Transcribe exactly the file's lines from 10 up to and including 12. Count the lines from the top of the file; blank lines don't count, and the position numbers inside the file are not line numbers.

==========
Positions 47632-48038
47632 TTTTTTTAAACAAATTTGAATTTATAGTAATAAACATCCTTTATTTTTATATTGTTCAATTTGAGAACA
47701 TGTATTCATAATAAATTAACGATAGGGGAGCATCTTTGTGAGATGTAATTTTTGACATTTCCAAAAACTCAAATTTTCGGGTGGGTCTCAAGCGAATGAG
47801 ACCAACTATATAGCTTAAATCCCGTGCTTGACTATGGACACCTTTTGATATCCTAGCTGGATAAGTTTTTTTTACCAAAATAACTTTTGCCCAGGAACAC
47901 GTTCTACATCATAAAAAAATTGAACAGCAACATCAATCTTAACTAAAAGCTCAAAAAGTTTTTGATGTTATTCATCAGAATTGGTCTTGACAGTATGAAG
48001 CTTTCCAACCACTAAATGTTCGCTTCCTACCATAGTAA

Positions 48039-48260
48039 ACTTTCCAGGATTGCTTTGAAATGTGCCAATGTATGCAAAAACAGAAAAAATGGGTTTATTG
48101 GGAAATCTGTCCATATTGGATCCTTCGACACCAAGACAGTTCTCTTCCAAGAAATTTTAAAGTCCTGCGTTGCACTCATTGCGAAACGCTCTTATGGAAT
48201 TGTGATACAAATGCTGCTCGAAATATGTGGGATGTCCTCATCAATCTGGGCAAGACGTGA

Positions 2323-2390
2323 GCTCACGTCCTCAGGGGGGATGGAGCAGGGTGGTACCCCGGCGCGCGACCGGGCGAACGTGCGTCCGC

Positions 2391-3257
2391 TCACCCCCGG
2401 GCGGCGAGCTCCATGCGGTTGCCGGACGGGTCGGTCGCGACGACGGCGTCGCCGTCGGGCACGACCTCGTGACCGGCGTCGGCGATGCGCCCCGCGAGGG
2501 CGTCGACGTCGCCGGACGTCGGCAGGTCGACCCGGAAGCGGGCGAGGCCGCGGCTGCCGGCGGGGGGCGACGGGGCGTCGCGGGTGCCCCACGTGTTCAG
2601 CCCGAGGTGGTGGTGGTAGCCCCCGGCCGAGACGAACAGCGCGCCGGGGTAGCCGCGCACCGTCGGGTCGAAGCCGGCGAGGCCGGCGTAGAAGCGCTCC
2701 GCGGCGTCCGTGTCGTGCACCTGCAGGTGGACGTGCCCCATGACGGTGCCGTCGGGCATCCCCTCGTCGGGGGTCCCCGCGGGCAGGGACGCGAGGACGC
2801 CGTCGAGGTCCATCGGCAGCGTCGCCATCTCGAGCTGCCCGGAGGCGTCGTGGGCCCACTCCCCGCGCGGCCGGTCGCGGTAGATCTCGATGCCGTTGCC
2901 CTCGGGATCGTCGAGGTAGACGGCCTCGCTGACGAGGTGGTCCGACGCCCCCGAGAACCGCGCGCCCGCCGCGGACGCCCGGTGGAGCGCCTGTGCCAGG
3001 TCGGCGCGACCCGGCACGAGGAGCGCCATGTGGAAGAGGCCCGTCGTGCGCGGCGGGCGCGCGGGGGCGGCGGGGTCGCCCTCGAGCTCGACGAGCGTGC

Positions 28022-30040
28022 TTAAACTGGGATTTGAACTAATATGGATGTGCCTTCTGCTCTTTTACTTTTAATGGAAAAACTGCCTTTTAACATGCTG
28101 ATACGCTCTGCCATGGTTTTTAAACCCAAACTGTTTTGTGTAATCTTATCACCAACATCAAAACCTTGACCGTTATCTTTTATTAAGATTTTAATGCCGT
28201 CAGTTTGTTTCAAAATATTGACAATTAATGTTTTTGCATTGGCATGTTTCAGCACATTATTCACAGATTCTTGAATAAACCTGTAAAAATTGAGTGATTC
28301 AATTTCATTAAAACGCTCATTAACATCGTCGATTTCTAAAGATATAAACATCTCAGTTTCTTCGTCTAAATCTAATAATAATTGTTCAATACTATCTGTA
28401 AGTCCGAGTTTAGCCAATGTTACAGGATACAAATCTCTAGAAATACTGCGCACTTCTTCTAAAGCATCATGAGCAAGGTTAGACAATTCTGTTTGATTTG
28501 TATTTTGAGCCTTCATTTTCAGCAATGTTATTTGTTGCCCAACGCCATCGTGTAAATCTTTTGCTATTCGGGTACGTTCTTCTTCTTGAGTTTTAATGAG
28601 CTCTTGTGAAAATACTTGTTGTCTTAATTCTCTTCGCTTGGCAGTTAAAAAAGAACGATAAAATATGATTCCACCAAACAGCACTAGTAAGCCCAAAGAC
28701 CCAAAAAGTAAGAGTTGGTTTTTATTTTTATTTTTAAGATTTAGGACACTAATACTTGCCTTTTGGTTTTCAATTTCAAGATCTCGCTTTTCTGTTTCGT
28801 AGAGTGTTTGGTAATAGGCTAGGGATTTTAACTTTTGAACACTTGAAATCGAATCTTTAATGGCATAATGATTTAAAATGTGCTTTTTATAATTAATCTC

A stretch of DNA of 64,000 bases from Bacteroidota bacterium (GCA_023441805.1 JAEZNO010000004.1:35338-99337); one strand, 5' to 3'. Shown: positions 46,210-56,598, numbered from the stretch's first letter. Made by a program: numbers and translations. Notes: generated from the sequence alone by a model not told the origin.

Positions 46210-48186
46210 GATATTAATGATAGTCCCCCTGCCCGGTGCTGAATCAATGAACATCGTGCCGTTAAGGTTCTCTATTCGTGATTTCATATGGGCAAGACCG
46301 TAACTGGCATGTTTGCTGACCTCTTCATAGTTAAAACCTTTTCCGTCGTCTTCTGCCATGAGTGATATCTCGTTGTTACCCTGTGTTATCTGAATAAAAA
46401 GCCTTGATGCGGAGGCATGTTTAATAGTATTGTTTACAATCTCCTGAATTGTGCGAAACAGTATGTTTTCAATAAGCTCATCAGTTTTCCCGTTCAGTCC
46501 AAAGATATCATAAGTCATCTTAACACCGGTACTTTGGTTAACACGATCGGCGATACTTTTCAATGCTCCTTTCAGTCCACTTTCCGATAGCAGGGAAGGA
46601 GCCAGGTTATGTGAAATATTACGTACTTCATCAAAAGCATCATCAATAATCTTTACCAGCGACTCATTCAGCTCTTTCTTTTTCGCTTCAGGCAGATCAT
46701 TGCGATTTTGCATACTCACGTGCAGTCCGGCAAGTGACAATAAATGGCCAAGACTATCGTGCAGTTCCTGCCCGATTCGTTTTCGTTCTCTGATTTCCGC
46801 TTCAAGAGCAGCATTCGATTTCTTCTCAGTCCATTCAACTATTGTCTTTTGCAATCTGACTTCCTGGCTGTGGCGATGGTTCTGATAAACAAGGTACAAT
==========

48201 TGTGATACAAATGCTGCTCGAAATATGTGGGATGTCCTCATCAATCTGGGCAAGACGTGA

Positions 2323-2390
2323 GCTCACGTCCTCAGGGGGGATGGAGCAGGGTGGTACCCCGGCGCGCGACCGGGCGAACGTGCGTCCGC